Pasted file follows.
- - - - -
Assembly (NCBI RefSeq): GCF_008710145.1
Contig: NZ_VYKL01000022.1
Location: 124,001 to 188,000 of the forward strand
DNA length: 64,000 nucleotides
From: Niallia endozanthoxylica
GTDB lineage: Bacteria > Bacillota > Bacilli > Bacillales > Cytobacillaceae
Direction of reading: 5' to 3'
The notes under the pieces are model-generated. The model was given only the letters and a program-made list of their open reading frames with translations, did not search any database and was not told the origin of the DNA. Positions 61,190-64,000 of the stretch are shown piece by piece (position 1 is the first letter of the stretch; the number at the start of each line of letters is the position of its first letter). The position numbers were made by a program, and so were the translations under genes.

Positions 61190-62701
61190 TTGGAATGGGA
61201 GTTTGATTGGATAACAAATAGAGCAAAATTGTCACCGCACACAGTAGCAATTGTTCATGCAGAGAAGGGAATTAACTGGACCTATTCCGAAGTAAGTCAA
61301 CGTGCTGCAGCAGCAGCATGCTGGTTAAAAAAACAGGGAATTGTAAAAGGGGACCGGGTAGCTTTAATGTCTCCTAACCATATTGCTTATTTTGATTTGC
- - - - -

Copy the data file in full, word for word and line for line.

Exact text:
Assembly (NCBI RefSeq): GCF_008710145.1
Contig: NZ_VYKL01000022.1
Location: 124,001 to 188,000 of the forward strand
DNA length: 64,000 nucleotides
From: Niallia endozanthoxylica
GTDB lineage: Bacteria > Bacillota > Bacilli > Bacillales > Cytobacillaceae
Direction of reading: 5' to 3'
The notes under the pieces are model-generated. The model was given only the letters and a program-made list of their open reading frames with translations, did not search any database and was not told the origin of the DNA. Positions 61,190-64,000 of the stretch are shown piece by piece (position 1 is the first letter of the stretch; the number at the start of each line of letters is the position of its first letter). The position numbers were made by a program, and so were the translations under genes.

Positions 61190-62701
61190 TTGGAATGGGA
61201 GTTTGATTGGATAACAAATAGAGCAAAATTGTCACCGCACACAGTAGCAATTGTTCATGCAGAGAAGGGAATTAACTGGACCTATTCCGAAGTAAGTCAA
61301 CGTGCTGCAGCAGCAGCATGCTGGTTAAAAAAACAGGGAATTGTAAAAGGGGACCGGGTAGCTTTAATGTCTCCTAACCATATTGCTTATTTTGATTTGC